WASHINGTON -- Caleb Joseph and Corban Joseph envisioned a day when they'd make it to the Majors together.This wasn't one of those scenarios they expected.The Orioles called up Caleb from Triple-A Norfolk on Tuesday, meaning the catcher joined his younger brother, utility infielder Corban, on the 25-man roster. Caleb began
WASHINGTON -- Caleb Joseph and Corban Joseph envisioned a day when they'd make it to the Majors together.
This wasn't one of those scenarios they expected.
The Orioles called up Caleb from Triple-A Norfolk on Tuesday, meaning the catcher joined his younger brother, utility infielder Corban, on the 25-man roster. Caleb began the year with the Orioles but was demoted in May; Corban was called up Friday.
"The irony of just the way it's worked out is quite hilarious," Caleb said. "I've been up for four, five years and I go down and he comes up. You can't make this stuff up. It's pretty funny."
Both are now big league ballplayers together for the first time on a last-place Orioles squad searching to gain some footing amid roster turnover.
"I think there were probably times when we weren't sure if it was going to happen," Caleb said. "We had faith that we could both make it. What's the chances of it happening on the same team? I think the first goal was to get to the big leagues at the same time, and then to be on the same team, this is a storybook for our family. I'm sure there's a lot of people back home who are really excited and proud."
It's the first time two brothers have been on the same big league roster since Justin Upton and Melvin Upton Jr. both played on the 2015 Padres. The Josephs are the first Orioles to do it since Billy and Cal Ripken Jr., from 1987-1992.
"I think about their mom and dad," manager Buck Showalter said. "That's freaking cool. … There's been a lot of moments in their life where they're hoping they both can play at a high level, and to be playing at the highest level and on the same team. ... And both of them have earned it. It's nothing like we're keeping them here so they can have a moment together. They've earned it."
Caleb, who was drafted by the Orioles in 2008, was batting .182 with a .527 OPS in his 24 games before being sent down to Norfolk in late May. Corban, who was called up from Norfolk this past week, is making his first appearance in the Major Leagues since a two-game stint with the Yankees in 2013.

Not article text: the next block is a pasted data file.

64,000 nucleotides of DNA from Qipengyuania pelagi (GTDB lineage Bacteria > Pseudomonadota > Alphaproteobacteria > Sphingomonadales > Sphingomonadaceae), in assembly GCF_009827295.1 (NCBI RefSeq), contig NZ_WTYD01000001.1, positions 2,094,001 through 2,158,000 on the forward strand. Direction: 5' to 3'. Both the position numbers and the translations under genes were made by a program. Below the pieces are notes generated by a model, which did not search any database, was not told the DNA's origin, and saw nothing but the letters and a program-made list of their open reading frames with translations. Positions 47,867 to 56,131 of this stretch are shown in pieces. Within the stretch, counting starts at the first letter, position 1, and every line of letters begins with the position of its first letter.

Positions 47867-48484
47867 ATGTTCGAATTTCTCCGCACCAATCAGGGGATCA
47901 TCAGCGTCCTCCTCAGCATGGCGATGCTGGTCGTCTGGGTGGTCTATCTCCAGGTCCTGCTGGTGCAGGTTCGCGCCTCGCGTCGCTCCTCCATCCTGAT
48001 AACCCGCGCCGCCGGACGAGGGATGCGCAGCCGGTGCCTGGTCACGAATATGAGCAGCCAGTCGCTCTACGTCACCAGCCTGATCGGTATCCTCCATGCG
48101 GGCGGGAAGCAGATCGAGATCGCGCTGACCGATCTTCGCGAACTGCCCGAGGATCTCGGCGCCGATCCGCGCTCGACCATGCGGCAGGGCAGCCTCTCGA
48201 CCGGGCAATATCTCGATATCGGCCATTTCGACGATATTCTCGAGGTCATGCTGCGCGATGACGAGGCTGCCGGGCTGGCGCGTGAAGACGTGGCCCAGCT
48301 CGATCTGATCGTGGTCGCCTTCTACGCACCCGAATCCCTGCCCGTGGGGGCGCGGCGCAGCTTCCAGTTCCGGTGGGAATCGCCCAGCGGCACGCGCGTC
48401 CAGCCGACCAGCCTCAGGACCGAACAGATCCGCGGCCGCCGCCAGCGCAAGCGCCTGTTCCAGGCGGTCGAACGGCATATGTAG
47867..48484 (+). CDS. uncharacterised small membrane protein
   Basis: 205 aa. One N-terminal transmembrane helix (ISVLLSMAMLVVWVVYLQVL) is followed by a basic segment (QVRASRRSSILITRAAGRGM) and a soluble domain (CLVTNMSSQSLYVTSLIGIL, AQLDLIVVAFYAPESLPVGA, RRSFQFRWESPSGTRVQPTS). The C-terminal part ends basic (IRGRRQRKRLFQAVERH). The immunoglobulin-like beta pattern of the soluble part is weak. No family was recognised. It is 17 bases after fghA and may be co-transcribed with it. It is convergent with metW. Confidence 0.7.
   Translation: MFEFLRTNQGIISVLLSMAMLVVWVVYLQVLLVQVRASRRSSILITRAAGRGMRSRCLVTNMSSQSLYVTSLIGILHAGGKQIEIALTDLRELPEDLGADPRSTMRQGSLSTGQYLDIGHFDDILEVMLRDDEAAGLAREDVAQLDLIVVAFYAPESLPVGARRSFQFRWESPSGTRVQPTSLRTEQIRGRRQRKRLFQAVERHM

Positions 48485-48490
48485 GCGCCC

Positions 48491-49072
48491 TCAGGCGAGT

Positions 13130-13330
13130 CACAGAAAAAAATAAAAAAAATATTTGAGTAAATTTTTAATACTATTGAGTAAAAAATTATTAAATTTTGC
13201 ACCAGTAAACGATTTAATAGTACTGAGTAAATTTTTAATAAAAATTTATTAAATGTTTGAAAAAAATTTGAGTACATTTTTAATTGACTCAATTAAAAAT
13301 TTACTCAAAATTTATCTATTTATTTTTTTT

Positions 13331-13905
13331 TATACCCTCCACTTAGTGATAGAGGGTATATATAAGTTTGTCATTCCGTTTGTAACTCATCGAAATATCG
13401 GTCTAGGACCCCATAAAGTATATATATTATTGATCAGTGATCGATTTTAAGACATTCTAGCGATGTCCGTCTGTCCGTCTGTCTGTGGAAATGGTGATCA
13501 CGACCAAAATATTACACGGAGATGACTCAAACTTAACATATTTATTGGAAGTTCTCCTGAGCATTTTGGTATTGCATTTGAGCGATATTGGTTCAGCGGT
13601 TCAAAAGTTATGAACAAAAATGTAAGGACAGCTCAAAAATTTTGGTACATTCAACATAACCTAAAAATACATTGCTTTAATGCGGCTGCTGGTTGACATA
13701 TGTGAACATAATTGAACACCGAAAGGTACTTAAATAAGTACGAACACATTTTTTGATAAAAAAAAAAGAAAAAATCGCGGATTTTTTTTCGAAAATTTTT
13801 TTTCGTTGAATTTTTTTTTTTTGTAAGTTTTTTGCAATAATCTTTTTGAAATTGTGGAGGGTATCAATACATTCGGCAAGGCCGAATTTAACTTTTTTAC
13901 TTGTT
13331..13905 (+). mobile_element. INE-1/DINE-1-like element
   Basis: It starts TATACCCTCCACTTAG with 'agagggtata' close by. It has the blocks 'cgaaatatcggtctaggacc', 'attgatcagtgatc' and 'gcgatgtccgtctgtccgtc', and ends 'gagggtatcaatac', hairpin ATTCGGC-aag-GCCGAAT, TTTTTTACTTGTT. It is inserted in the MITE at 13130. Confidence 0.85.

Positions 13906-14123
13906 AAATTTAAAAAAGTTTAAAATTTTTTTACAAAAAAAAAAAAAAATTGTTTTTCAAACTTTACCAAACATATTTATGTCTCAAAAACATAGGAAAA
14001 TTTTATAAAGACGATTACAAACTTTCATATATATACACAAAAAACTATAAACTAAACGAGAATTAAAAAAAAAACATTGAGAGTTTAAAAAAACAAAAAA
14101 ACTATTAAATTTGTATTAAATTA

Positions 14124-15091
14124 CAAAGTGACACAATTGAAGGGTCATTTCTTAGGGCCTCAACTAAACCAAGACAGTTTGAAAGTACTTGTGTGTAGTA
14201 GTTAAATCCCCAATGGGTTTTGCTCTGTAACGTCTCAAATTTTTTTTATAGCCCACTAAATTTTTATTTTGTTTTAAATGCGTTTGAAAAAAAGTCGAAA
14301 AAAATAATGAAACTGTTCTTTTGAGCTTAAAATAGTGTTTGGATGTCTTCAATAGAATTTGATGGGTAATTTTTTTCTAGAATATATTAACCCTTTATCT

Caleb recalled a story of the two growing up, fighting like brothers only three years apart would expectedly do. In the middle of a fight around the house after Caleb slammed Corban's fingers in a doorway, Corban, the younger and smaller of the two, hopped over a staircase railing to surprise Caleb from behind, tackling him and biting him in the back for revenge.
"I knew, this kid is a fierce kid," Caleb said. "He's never going to give up, and by goodness, he didn't do it. He didn't give up. He's been that way his whole life. He's been a real fighter."
The Joseph brothers will have a small posse of family in Washington on Tuesday to witness the historic day, but should the duo remain on the roster by this weekend's series against the Braves in Atlanta, that's where the real party will be for the two Tennessee natives.
"That's where there could be half a stadium filled with orange and black jerseys with 'Joseph' on the back," Caleb said. "We've got quite a few family members who live in that southern region. It is exciting here; not wishing it to go away, but really looking forward to Atlanta, too."
Zachary Silver is a reporter for MLB.com based in Baltimore.